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I am trying to come up with a circuit that generates a series of clocks, I will need these different clocks on different pins. The circuit must be configurable in terms of frequency and phase shift (see below)

All clocks are synchronized. The first clock will be on for 1usec and off for 9usec. The second one will have the same frequency but it will be out of phase by x degrees. The number 3,4,5,6,7,8,9 are exactly the same but they will all be out of phase with their respective shifts.

I can use my CPU but I will have to change frequencies and phase shifts down the line and I want complete flexibility. Assuming I don't use an FPGA, is there a way to generate these clocks with such flexibility. (The flexibility is design time, not user selectable)

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You can get the exact result that you want
by using a CD4017, 1 of 10 counter-decoder,
or the much faster but functionally identical 74HC4017 or 74HCT4017.
(83 MHz 74HC4017 in stock at Digikey for 62 cents in 1's. )

CD4017 datasheet

74HC4017 / 74HCT4017 datasheet

enter image description here

The 4017 is designed to cycle through 10 states maximum, with 1 on (high) at a time, but can be made to produce any lower number by resetting to state 0 when the counter runs past the desired point.

If you are prepared to tolerate a small reduction in pulse width on output zero (leading edge rise time is delayed) you can implement the complete circuit with a 9 x clock input, a 4017 and one inverter. If you want equal pulses on all output a few extra gates will produce the desired result.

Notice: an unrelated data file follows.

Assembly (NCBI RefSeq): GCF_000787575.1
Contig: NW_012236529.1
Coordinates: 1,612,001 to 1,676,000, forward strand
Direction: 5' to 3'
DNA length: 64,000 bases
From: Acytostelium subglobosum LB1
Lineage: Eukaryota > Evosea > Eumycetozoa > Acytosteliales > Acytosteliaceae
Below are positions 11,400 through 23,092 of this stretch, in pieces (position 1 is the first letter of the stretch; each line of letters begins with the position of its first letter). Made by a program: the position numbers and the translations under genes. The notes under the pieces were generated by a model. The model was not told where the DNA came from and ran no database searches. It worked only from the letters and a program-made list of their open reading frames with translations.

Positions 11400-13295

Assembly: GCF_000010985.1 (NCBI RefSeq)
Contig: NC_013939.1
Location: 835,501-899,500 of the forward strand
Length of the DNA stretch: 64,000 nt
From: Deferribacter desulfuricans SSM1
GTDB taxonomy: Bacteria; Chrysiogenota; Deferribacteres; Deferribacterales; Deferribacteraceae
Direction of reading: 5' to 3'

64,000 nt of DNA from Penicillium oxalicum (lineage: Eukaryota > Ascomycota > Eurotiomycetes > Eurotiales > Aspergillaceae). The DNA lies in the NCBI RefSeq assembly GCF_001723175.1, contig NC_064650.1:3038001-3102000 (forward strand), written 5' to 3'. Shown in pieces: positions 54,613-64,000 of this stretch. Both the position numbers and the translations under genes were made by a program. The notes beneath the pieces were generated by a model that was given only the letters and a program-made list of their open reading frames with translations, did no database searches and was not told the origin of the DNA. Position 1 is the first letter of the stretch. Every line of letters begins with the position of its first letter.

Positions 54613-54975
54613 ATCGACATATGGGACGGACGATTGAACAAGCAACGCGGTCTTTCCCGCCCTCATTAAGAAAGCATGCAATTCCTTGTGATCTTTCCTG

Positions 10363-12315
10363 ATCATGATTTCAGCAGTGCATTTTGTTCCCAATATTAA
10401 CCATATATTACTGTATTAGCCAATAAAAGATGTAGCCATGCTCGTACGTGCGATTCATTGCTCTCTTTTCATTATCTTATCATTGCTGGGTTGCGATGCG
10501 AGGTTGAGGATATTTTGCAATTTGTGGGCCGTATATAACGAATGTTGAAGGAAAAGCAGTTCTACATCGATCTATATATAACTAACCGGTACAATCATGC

The block diagram shows what is involved in "rolling your own" should you so desire.

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It sounds like a circular shift register will do this. Have the processor produce the shift clock probably via PWM hardware or something else that runs without firmware intervention once set up. The output frequency will be the shift clock divided by the number of bits. If the shift register is originally loaded with a adjacent chunk of half the bits on and the other half off, each output will be a square wave with 1/bits fraction of a cycle out of phase with the next.

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You can get a great deal of flexibility using a PSoC3. You can generate all kinds of clocks and cool stuff. You can even write your own Verilog to create your own peripheral. Of course, this is no use if you can't change your CPU.

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